Do your clients struggle to pay VAT ontime?
So it seems do several other businesses if some of the recently reported Tribunals are anything to go by.
No less than eight first tier tribunal reports were published on 1 November in respect of appeals against default surcharges. As these businesses found out, just failing to submit either their VAT return, VAT payment or both on time, generally results in having to pay even more money over eventually. None of the eight cases in question were won by the taxpayer.
Of the eight, seven were appealing against default surcharges of 10% or more. That means that these businesses have persistently had difficulty in paying their VAT on time. Generally, this was due to cash flow issues.
So, what could they maybe have done in order to avoid getting themselves into this position?
Possible solutions that come to mind include:
- Switching to monthly VAT returns
- Changing the stagger of the VAT quarter
- Requesting time to pay a single return
- Taking advantage of cash accounting
- Delaying the issue of certain sales invoices
Although it might seem counter-intuitive, asking to complete monthly VAT returns can sometimes help a business’s cash flow. We have had clients that have done this and found that it has helped them to make their VAT payments on time.
Alternatively, if a business always has to meet some of its largest bills close to the time that its VAT payment is due, moving its VAT return stagger by either one month or two could be the appropriate solution.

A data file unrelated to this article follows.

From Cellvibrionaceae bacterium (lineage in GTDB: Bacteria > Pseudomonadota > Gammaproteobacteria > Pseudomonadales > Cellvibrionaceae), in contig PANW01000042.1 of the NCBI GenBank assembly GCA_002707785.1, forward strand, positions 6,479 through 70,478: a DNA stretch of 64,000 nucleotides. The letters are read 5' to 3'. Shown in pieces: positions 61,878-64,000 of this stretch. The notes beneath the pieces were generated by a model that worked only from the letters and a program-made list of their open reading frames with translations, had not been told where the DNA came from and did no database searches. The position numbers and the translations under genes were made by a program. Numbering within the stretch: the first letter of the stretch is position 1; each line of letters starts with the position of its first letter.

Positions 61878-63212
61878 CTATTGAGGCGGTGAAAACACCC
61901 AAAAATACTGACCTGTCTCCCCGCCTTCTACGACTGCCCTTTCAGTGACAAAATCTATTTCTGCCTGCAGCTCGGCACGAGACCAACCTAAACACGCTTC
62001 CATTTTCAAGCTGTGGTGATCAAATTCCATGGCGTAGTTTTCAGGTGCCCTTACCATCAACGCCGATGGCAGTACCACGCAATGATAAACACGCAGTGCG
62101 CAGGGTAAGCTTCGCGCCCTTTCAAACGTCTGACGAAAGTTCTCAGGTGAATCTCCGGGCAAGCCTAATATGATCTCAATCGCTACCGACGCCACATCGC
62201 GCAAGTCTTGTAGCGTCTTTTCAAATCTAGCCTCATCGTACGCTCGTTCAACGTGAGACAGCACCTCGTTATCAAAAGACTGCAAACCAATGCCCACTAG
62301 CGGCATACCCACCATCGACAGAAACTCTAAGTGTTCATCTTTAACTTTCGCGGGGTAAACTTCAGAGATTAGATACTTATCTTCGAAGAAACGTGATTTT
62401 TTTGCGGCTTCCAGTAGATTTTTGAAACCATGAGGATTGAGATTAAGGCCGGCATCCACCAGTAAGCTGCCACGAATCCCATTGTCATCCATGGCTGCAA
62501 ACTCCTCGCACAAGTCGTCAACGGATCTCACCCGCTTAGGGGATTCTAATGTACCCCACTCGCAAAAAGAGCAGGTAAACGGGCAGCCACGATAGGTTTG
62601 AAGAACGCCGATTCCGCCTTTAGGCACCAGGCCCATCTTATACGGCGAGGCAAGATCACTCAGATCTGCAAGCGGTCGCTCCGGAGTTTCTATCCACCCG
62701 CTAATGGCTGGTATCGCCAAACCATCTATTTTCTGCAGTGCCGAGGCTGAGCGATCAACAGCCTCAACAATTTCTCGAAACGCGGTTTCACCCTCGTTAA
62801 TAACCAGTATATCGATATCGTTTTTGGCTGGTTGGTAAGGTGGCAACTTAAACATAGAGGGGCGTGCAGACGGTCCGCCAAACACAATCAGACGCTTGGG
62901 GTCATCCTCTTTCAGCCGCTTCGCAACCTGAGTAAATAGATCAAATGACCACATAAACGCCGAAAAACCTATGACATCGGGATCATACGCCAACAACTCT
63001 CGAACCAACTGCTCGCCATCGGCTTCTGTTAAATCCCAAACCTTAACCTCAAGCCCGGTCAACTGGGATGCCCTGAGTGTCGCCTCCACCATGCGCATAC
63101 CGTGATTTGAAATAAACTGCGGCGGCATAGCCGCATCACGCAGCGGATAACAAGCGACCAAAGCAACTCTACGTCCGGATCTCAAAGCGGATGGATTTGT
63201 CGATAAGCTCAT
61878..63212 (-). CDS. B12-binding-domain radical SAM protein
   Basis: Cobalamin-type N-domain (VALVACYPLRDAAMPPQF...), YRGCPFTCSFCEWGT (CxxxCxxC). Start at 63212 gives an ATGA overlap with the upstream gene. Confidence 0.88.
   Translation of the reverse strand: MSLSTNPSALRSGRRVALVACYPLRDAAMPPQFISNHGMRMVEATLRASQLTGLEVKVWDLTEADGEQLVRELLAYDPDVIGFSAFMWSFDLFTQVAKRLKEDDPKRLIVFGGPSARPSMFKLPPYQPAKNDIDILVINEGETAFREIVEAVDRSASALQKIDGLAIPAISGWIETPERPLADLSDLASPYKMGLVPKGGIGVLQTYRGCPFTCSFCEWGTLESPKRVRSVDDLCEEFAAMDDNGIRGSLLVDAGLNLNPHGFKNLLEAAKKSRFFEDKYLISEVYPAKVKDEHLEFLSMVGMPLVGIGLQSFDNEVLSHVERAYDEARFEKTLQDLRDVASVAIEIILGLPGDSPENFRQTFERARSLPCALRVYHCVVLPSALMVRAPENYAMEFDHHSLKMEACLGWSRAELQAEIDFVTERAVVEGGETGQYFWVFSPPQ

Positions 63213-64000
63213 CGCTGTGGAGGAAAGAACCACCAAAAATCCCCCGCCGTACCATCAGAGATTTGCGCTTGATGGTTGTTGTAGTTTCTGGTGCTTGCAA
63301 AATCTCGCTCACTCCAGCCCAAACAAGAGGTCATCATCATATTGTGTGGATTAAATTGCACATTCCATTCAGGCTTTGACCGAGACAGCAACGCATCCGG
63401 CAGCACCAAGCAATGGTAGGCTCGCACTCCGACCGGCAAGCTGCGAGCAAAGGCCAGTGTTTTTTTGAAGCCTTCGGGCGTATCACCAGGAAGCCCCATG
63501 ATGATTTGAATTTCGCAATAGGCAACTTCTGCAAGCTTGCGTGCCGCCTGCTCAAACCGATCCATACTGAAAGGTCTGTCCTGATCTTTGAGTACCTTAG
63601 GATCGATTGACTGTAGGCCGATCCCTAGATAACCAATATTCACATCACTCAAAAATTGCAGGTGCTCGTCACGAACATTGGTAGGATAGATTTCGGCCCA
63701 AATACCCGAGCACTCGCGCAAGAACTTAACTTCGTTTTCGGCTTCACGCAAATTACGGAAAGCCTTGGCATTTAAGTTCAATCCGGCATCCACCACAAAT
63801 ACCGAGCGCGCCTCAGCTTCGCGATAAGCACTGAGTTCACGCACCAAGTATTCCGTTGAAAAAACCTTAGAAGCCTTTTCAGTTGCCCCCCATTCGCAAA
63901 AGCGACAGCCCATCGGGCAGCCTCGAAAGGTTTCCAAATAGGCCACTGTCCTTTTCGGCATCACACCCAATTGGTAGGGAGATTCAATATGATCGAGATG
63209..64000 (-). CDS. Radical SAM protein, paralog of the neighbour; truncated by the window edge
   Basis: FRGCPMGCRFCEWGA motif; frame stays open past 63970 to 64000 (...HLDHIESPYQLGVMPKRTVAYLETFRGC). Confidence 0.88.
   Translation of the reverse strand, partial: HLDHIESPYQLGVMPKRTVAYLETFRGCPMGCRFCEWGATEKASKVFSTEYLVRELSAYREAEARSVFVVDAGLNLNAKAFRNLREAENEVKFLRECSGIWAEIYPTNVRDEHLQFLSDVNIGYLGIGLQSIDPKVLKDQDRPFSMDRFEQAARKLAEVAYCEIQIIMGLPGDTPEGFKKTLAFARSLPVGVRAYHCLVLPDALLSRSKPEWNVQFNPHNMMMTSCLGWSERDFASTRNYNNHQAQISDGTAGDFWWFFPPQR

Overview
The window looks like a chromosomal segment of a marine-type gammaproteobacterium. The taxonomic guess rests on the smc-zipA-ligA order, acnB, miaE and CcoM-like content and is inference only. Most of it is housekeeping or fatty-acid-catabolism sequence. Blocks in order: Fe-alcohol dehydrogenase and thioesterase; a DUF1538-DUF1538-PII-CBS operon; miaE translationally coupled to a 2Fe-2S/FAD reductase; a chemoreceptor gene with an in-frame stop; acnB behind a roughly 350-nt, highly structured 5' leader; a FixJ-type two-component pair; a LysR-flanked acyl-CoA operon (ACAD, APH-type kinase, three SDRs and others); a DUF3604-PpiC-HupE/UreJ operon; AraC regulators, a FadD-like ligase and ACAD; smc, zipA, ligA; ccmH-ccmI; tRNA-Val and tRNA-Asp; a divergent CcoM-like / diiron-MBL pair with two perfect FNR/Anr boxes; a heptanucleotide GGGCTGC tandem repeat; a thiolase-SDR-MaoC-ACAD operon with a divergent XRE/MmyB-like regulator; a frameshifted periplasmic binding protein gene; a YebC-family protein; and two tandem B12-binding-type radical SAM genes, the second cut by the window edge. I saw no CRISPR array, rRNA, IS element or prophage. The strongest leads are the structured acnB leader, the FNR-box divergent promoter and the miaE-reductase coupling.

Sometimes, a business knows that it will struggle to pay a particular return. It pays that return late and then is never able to catch up and falls into a pattern of late submissions and payments. If you think that this is something that could happen to your clients, advise them to contact HMRC prior to the date that the return is due for submission. They may be able to agree a time to pay programme for that specific return. By easing the pressure on cash flow at this one critical time, they may be able to avoid making future late payments.
If their VATable turnover is less than £1.35 million per annum and their VAT payments are up to date, they may be able to benefit from using the cash accounting scheme. The main advantage of the scheme is that they will not have to account for VAT on sales until such time as they have been paid by their customer.
Finally, if they generally issue invoices in the last week of the month, it may be worth waiting a few days and issuing them at the beginning of the following month. In respect of the final month of their VAT quarter, employing this tactic will mean that the liability to account for the VAT due on the invoice is pushed back three months. Many businesses only pay their suppliers once a month, around the 15th -17th so delaying the issue of the sales invoice in such cases wouldn’t result in a later receipt of cash.
I hope that the above points may prove useful to some of your clients in these demanding trading conditions. If you want to discuss any of them further, please don’t hesitate to contact the VAT-Penalties team on 08458 502360 today.